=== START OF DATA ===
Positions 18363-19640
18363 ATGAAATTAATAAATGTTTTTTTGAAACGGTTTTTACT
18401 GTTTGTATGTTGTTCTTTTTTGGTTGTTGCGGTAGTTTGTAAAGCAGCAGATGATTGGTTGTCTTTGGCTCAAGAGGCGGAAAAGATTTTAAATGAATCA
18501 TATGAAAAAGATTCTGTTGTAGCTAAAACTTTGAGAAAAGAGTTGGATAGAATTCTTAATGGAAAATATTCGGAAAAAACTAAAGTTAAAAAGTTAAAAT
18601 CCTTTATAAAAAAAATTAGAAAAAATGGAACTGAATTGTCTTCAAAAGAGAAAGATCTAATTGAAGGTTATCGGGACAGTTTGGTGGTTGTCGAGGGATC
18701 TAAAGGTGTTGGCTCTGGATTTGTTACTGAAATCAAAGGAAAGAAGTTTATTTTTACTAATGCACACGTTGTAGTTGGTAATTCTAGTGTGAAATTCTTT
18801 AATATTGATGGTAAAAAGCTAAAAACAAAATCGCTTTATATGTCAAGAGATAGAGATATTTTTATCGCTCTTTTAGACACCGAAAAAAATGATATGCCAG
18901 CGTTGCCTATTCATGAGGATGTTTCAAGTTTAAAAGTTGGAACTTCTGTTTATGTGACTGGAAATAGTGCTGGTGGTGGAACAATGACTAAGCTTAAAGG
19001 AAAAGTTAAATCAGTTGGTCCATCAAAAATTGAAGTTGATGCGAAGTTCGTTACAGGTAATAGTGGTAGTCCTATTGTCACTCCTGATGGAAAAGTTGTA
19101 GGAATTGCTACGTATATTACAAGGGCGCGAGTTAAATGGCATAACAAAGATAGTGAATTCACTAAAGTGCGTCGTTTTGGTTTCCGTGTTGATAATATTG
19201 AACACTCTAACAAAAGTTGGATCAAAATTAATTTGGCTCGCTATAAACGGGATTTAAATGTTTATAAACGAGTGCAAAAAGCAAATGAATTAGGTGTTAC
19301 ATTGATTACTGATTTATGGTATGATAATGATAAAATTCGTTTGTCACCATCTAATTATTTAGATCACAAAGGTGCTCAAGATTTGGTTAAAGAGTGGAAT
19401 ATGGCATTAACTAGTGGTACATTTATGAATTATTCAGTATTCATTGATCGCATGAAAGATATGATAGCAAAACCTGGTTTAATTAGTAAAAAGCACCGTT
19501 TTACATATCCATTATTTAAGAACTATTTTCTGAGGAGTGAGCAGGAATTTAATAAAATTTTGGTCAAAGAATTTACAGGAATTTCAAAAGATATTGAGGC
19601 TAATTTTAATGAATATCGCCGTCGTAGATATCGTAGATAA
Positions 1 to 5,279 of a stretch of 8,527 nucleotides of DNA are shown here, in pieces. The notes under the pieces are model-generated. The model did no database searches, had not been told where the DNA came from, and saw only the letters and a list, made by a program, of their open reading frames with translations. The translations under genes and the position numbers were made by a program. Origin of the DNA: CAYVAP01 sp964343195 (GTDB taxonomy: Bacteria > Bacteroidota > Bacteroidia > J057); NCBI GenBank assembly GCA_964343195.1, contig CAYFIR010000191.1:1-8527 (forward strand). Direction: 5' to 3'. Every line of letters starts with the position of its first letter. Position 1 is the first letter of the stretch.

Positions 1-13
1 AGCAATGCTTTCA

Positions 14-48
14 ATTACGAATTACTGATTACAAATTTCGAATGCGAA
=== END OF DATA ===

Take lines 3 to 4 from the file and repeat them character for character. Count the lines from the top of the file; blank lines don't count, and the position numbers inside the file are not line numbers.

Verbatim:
18401 GTTTGTATGTTGTTCTTTTTTGGTTGTTGCGGTAGTTTGTAAAGCAGCAGATGATTGGTTGTCTTTGGCTCAAGAGGCGGAAAAGATTTTAAATGAATCA
18501 TATGAAAAAGATTCTGTTGTAGCTAAAACTTTGAGAAAAGAGTTGGATAGAATTCTTAATGGAAAATATTCGGAAAAAACTAAAGTTAAAAAGTTAAAAT